Pope Francis arrives in Turkey for potentially testing visit

Pontiff to celebrate feast of St Andrew, patron of the Orthodox church, in Istanbul

 A banner showing Pope Francis and and Orthodox Patriarch Bartholomew I is seen through a gate of the St Antuan church in Istanbul, Turkey. Photograph: Tolga Bozoglu/EPA

A banner showing Pope Francis and and Orthodox Patriarch Bartholomew I is seen through a gate of the St Antuan church in Istanbul, Turkey. Photograph: Tolga Bozoglu/EPA


Pope Francis, who originally indicated he might not travel as much as some of his immediate predecessors, is back on the road again this weekend as he makes an intriguing, potentially difficult visit to Turkey.

At the end of a year which has seen him travel to both Israel and South Korea, Francis this morning flies into Ankara where he will be greeted by president Recep Tayyip Erdogan, leader of this 76 million strong, 99 per cent Islamic country.

Given the possible polemics engendered by this visit, one might expect to find half of Turkey gearing itself for a momentous occasion. In reality, Istanbul, which the pope visits tomorrow and on Sunday, was yesterday totally “pope free”. No posters, no flags and almost no media comment on the visit. To find a poster announcing for the event, you had to go to the press centre in the basement of Istanbul’s Hilton Bosphorus Hotel.

Essentially, the pope’s main destination is Istanbul where he has been invited by the Ecumenical Patriarch of Constantinople, Bartholomew I, to take part in Sunday’s celebration of the feast of St Andrew, the patron of the Orthodox church. This weekend will see a meeting between the spiritual leaders of some 300 million orthodox faithful and of 1.2 billion Catholics – both, theoretically, still trying to patch up the 1054 Great Schism.

However, the persistent failure of the Christian East and West to rediscover their lost unity strikes but a minor chord in a country where, to a large extent, in the words of the Apostolic Vicar of Istanbul, Bishop Louis Pelatre, “both Christian churches are invisible”. The biggest and most difficult issue this weekend will be the thorny one of relations between Islam and Christianity.

Christian persecution

Pope Francis arrives in Turkey at a time when much western perception tends to focus on the problems of Christian persecution in the Muslim world in an apparent climate of spreading jihadism. While Francis will clearly reaffirm his obvious commitment to dialogue with Islam, his specialist Muslim audience will have an ear out for any reference to growing Islamophobia in the West. Speaking to The Irish Times in Istanbul’s celebrated Blue Mosque, Imam Ishak Kizilaslan said:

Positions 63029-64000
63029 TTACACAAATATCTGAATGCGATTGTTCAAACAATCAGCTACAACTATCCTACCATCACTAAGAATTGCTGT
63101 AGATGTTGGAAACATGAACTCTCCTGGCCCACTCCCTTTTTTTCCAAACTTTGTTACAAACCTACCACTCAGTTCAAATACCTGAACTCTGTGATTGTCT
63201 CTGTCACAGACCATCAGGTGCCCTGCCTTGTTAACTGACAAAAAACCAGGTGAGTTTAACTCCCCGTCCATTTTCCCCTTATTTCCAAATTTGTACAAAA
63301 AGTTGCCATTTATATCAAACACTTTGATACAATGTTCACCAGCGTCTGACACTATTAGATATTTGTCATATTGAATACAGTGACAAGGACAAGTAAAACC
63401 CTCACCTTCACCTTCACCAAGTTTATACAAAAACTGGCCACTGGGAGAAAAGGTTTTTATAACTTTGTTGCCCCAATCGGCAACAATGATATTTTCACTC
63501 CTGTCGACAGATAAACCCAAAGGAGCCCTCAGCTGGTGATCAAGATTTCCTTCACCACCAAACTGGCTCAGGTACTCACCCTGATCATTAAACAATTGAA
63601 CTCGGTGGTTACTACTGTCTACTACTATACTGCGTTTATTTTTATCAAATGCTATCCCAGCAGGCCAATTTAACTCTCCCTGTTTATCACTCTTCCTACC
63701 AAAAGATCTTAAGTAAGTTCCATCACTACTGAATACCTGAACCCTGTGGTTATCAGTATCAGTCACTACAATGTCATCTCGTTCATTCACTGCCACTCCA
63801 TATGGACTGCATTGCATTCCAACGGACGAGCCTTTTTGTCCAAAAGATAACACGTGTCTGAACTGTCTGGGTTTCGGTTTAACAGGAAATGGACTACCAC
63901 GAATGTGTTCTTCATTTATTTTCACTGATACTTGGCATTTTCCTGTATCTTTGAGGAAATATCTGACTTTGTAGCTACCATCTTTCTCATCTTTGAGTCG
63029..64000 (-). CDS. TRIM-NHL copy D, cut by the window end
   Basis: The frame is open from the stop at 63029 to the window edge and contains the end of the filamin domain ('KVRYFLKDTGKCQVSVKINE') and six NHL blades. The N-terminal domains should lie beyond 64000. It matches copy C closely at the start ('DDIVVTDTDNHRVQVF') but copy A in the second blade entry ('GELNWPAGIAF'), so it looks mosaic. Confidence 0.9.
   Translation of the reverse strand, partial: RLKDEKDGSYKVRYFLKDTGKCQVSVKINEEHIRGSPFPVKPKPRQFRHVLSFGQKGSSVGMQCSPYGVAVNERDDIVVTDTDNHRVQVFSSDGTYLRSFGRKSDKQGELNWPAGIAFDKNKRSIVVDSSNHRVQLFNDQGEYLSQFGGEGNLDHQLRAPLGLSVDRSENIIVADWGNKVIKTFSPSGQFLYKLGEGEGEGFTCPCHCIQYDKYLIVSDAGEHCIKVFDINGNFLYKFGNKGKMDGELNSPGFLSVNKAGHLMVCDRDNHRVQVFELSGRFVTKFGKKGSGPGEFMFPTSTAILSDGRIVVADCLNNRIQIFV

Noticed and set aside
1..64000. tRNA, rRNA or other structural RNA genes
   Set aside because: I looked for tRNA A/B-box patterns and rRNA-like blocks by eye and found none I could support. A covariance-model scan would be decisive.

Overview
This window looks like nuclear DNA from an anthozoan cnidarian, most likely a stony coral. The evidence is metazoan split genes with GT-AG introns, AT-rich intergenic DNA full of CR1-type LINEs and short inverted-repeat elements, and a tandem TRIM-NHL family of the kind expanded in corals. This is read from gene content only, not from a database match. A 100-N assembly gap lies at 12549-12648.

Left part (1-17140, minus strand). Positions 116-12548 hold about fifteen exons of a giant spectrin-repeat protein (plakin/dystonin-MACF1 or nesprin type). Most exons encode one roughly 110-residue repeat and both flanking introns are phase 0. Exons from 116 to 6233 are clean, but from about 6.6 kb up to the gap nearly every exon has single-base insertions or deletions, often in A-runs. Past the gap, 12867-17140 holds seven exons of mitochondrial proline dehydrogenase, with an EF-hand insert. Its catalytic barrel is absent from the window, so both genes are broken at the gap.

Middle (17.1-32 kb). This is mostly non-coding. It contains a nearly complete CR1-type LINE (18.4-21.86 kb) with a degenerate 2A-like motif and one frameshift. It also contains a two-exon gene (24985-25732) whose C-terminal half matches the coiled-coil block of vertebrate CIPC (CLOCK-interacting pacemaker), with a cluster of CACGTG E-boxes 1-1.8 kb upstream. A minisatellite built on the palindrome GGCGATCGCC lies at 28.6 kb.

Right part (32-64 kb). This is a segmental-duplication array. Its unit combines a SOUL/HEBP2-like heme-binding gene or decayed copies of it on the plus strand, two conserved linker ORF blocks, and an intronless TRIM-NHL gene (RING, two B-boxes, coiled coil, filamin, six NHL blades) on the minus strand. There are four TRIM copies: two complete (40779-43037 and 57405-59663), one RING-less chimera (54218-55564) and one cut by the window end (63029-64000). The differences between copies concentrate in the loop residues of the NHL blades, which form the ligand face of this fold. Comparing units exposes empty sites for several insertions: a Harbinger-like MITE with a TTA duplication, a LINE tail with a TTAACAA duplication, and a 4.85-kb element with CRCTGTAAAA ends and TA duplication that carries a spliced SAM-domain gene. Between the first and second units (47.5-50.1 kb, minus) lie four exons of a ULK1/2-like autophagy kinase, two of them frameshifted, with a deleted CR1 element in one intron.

“We hear all these huge condemnations of Islamic violence . . . We keep talking about Isis and al-Qaeda . . . but we don’t hear anything about the millions of Muslims that were killed by these powerful countries like the USA, Britain and some European countries.

“As Muslims we would like to see the conclusions of these good approaches [of dialogue from Francis] . . . So far, it’s just talking . . . people [in the West] do not point out that it is Islam and Muslims who suffer most from this violence, it [jihadistic violence] is an affront to Islam.”

Senior papal spokesman Fr Federico Lombardi indicated that in Ankara today, the pope will make a “very important” speech on Christian-Muslim relations. This will come when he visits the Diyanet, Turkey’s religious affairs department, an organisation which not only employs 60,000 imams and 10,000 muezzins (the men who via loudspeakers summon Muslims to prayer) but also prepares and distributes the homilies for Friday prayers throughout Turkey.

Fourth to visit

Pope Francis becomes the fourth modern pope to visit Turkey. His immediate predecessor Benedict arrived here on the back of violent protests in the Islamic world in the aftermath of his infamous Regensburg speech. This time, Francis comes with his own controversy, having last year described the massacre of Armenians in Turkey last century as “the first genocide of the 20th century”.

On top of that, he becomes the first foreign leader to be hosted at Mr Erdogan’s controversial, 1,000 room new palace outside Ankara. Not for nothing, the pope will not be using his famous “popemobile” on this trip.